INDIANAPOLIS — Far too often, when the crime tape comes down — the story ends. But survivors of violent crimes have to live with what happened.
"We have a lot of people that say, 'I have sleepless nights, I'm having thoughts of hearing gunshots, PTSD,'" said DeAnra Yates, the manager of IMPD's Non-Fatal Victim Advocacy and Support Program. "No matter how much you hear it on the news, when it happens to you, you honestly feel isolated."
Yates and Dr. Lauren Magee with IUPUI, helped develop a website that offers fast, easy access to resources for victims of violent crimes.
"What kind of support is there for rental assistance, utility assistance, lost wages as well as therapy," said Yates. "This is good to have when you have that quiet time and reflecting on how your life has changed, you have access to this website."
She understands because her life did nine years ago. Yates' 13-year-old son was shot in the head while at a house party.
"He survived his gunshot wound, but he lives life very differently," Yates said. "To be honest with you, I had no idea what to do."
Her son, DeAndre, was released from Riley Hospital for Children after two months. He was paralyzed from the chest down.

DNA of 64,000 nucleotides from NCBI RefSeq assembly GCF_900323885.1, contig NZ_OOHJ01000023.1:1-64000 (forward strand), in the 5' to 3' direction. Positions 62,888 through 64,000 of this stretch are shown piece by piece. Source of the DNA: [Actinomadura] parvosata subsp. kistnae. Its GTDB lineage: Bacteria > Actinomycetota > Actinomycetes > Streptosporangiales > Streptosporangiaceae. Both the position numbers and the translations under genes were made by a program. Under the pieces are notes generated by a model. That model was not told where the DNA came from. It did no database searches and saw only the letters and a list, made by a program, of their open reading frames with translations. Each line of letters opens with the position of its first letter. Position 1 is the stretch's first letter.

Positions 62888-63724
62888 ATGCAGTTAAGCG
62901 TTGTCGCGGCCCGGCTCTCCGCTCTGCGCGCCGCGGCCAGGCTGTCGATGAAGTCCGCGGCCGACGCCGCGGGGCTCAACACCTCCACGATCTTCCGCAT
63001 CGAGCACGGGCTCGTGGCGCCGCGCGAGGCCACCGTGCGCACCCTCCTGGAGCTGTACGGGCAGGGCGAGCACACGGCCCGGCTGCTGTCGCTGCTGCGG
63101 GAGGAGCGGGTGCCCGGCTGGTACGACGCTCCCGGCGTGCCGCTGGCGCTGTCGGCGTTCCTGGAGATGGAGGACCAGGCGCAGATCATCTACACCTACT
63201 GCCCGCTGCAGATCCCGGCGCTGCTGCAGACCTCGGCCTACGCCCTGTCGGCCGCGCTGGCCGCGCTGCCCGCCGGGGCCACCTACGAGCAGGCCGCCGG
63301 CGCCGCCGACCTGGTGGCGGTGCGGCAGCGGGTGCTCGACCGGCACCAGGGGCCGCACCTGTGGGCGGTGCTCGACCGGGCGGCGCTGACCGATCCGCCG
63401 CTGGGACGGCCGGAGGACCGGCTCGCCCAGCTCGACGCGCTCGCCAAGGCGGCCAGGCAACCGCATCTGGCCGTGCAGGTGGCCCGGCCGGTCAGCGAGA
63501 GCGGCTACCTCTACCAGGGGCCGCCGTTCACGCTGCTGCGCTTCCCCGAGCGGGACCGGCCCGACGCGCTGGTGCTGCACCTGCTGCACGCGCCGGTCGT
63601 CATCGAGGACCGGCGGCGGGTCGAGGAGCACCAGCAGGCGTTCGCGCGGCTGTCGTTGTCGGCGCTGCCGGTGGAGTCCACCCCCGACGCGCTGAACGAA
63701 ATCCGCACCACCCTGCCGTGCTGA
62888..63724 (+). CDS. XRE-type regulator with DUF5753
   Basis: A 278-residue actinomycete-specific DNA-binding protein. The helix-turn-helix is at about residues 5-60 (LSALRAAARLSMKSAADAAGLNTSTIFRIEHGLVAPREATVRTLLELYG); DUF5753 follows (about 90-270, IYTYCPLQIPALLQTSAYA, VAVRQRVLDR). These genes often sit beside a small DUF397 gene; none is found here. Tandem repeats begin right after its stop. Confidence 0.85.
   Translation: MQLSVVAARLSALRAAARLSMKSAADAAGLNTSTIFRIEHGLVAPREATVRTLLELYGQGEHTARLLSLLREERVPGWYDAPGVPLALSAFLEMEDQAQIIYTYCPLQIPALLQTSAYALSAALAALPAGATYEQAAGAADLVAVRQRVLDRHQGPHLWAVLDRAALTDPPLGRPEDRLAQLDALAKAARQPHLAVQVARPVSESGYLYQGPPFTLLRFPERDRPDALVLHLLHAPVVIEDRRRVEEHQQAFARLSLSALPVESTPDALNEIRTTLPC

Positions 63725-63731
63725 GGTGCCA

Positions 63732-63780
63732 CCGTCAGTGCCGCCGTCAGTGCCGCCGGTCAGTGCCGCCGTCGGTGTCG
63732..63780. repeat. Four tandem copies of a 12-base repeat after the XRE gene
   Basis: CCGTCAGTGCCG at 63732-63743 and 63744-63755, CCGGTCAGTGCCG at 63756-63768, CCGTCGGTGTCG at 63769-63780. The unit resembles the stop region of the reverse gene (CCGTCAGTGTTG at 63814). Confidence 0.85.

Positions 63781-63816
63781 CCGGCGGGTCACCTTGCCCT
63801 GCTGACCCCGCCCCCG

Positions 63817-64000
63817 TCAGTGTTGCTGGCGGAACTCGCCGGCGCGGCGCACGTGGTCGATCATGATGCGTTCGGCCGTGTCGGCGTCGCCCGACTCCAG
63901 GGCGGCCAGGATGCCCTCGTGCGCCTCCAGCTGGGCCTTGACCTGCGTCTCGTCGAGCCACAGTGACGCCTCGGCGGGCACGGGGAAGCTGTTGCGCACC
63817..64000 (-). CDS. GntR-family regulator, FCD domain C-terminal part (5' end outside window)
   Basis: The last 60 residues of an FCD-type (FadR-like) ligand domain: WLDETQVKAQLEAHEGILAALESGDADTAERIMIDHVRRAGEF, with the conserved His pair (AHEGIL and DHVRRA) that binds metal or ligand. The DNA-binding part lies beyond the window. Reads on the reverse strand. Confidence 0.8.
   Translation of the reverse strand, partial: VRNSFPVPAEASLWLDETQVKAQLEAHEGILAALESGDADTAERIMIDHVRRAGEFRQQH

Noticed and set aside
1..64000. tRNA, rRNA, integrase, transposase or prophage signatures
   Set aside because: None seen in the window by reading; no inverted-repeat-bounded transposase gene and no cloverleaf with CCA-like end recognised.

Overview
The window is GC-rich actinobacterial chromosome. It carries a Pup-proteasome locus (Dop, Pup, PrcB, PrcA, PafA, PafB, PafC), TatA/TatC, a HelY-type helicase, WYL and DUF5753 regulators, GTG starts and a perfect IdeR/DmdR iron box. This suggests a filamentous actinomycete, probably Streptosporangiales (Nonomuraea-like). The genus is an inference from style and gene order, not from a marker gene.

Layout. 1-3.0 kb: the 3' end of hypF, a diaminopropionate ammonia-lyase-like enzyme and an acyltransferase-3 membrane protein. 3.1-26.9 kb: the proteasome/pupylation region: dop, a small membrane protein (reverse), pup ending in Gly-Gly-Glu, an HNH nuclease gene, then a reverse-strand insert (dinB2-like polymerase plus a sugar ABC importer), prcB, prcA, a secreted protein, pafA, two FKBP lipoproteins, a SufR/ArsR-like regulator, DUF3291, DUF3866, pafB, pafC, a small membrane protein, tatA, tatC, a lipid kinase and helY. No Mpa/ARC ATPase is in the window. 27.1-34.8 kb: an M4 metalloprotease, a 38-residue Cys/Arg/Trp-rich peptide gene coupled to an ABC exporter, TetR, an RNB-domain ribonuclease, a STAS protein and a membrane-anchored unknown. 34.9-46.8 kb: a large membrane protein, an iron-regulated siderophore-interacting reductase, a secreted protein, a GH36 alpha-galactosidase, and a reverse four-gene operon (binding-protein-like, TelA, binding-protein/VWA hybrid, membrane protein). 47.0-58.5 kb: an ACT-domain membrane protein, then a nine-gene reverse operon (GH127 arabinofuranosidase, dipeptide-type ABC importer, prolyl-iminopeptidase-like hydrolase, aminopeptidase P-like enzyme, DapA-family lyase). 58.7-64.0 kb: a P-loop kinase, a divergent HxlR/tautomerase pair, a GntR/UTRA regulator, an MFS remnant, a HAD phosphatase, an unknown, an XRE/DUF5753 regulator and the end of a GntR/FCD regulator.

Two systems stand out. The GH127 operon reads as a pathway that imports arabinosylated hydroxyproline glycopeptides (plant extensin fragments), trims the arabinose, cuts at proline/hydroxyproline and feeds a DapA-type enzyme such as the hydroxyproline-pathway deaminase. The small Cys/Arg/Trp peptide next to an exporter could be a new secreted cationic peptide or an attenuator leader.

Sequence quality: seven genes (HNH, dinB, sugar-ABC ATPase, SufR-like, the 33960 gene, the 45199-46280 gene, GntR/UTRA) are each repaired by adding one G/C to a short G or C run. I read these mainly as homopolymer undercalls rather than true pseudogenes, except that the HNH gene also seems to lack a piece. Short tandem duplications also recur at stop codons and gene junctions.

"I was sent home with a home nurse and a bed and some equipment," said Yates. "After that, I literally had to figure this life out."
She wants to make sure no one else feels alone.
"We know, in Indianapolis right now, there's a lot of people that feel your pain," Yates said.
The services on the new Indy Gun Violence Resources website aren't just for people who have been physically harmed, but for all survivors of violent crime.
"Impact doesn't always mean you've personally been inflicted, but definitely just seeing things and hearing things and knowing things, you need support as well," Yates said.
To see the gun violence resources website, click here.
To become a resource provider call Deandra at 463-201-8448 or email her at Deandra.firstname.lastname@example.org.